Acute Cerebrovascular Ischemia and Infection

An original study published in Stroke investigated whether chronic or recurrent respiratory, ear nose throat (ENT), and dental infections are risk factors for cerebrovascular ischemia.
The authors, led by Armin J. Grau, MD, used a standardized questionnaire to investigate past infectious diseases in 166 consecutive patients with acute cerebrovascular ischemia and in 166 age- and sex-matched nonstroke neurological patient controls. In subgroups, standardized ENT (69 patients, 66 control subjects) and dental examinations including orthopantomography (66 patients, 60 control subjects) were performed. Dental status was determined by a total dental index that reflects caries, periapical lesions, periodontitis, and other dental lesions and by an orthopantomography index that was assessed blinded.
The study found that frequent (2 episodes in each of the 2 preceding years) or chronic bronchitis was associated with cerebrovascular ischemia in age-adjusted multiple logistic regression analysis. Groups were not different in ENT examination. Patients tended to have a worse dental status and had more severe periodontitis and periapical lesions than control subjects. In age-adjusted multiple logistic regression analysis with social status and established vascular risk factors, poor dental status was independently associated with cerebrovascular ischemia.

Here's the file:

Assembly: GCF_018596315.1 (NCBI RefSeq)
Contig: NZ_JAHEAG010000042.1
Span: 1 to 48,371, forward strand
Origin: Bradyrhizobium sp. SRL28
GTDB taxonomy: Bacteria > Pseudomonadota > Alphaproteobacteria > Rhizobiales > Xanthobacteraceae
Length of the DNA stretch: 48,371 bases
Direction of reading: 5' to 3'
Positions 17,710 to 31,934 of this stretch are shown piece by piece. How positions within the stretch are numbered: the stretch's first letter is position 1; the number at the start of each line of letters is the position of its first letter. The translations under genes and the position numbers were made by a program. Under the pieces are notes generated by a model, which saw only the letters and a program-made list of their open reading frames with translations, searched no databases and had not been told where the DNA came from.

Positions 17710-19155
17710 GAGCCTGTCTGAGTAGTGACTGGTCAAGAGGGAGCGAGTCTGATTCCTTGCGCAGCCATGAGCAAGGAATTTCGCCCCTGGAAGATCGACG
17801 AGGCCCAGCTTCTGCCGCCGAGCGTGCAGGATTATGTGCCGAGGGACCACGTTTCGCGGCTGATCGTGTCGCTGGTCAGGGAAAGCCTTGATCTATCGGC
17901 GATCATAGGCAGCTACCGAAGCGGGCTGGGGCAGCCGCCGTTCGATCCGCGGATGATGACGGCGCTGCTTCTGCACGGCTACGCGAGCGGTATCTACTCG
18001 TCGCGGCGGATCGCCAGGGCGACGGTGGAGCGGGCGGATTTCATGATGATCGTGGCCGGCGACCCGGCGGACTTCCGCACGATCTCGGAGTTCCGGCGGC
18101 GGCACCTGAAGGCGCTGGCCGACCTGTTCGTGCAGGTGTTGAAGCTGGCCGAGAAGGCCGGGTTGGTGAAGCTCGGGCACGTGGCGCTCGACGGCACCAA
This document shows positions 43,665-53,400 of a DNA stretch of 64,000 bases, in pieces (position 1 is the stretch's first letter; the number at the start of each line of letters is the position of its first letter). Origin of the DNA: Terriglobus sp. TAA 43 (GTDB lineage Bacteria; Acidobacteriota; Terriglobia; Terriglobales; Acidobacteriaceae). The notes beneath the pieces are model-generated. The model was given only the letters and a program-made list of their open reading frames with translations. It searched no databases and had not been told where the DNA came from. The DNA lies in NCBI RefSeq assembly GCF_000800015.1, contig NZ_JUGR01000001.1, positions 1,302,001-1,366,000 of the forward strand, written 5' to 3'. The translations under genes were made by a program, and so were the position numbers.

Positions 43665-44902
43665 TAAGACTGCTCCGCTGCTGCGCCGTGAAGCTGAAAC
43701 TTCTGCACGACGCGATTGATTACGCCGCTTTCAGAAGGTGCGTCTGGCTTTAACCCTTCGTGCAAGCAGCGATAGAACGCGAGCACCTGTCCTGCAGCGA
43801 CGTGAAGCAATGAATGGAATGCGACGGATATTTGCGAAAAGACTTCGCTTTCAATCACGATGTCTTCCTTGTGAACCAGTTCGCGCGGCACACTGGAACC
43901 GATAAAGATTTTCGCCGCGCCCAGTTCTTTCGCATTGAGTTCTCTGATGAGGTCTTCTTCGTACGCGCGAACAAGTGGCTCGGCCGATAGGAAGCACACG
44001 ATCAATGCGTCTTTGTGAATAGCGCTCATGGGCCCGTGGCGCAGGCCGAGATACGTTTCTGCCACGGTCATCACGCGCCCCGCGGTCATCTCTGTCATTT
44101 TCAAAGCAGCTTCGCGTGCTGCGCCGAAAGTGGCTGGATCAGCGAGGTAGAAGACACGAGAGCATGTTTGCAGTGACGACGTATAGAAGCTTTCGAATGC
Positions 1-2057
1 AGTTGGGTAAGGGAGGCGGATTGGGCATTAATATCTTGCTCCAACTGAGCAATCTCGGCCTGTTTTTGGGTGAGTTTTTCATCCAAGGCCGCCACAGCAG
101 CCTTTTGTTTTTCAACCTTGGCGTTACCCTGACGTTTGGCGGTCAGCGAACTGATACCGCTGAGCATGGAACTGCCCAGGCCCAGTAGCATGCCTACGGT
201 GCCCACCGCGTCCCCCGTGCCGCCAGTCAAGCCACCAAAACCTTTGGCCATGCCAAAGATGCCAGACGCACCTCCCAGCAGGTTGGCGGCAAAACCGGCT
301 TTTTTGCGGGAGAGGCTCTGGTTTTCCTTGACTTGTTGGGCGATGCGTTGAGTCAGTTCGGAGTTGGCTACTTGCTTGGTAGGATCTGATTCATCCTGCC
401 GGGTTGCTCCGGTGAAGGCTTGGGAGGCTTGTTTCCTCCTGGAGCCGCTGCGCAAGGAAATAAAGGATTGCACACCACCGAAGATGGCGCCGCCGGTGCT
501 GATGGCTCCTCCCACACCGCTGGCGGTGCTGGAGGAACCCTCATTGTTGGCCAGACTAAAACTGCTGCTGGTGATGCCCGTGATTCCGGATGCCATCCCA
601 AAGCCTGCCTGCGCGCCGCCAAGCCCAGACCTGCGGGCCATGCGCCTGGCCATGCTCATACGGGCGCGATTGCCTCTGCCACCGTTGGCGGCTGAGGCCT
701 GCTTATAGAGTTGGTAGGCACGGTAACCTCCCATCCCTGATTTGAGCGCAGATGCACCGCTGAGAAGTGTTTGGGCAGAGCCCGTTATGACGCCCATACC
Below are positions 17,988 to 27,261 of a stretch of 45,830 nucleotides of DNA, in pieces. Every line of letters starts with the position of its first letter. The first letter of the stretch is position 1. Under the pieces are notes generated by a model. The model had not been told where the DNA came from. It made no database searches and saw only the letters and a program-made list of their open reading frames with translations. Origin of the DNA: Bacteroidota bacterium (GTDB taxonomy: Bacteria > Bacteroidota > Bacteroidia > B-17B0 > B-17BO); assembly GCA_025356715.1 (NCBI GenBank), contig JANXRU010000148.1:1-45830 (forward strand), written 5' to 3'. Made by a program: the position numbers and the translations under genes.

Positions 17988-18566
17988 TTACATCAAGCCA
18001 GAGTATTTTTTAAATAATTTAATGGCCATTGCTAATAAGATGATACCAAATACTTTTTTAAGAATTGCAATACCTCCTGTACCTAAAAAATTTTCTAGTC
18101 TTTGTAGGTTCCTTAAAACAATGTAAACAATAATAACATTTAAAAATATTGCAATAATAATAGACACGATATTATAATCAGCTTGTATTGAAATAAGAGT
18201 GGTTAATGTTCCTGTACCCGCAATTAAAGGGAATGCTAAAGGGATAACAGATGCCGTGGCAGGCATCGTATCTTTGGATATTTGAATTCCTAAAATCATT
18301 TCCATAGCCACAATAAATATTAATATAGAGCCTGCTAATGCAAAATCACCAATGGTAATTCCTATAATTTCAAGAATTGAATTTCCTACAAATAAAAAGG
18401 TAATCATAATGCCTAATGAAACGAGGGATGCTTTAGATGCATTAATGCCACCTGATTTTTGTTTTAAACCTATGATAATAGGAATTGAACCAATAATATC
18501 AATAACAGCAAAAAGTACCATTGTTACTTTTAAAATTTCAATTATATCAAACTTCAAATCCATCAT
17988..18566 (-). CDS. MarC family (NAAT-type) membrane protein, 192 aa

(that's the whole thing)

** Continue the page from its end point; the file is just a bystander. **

The study concludes that recurrent or chronic bronchial infection and poor dental status, mainly resulting from chronic dental infection, may be associated with an increased risk for cerebrovascular ischemia.
This study was entitled, "Association Between Acute Cerebrovascular Ischemia and Chronic and Recurrent Infection" and the authors are from the department of Neurology, department of Oral and Maxillofacial Surgery, department of Ear, Nose and Throat Medicine, department of Neurosurgery at the University of Heidelberg, and department of Epidemiology at the German Cancer Research Center in Heidelberg, Germany.


(Source: stroke.ahajournals.org/cgi/content/abstract/28/9/1724)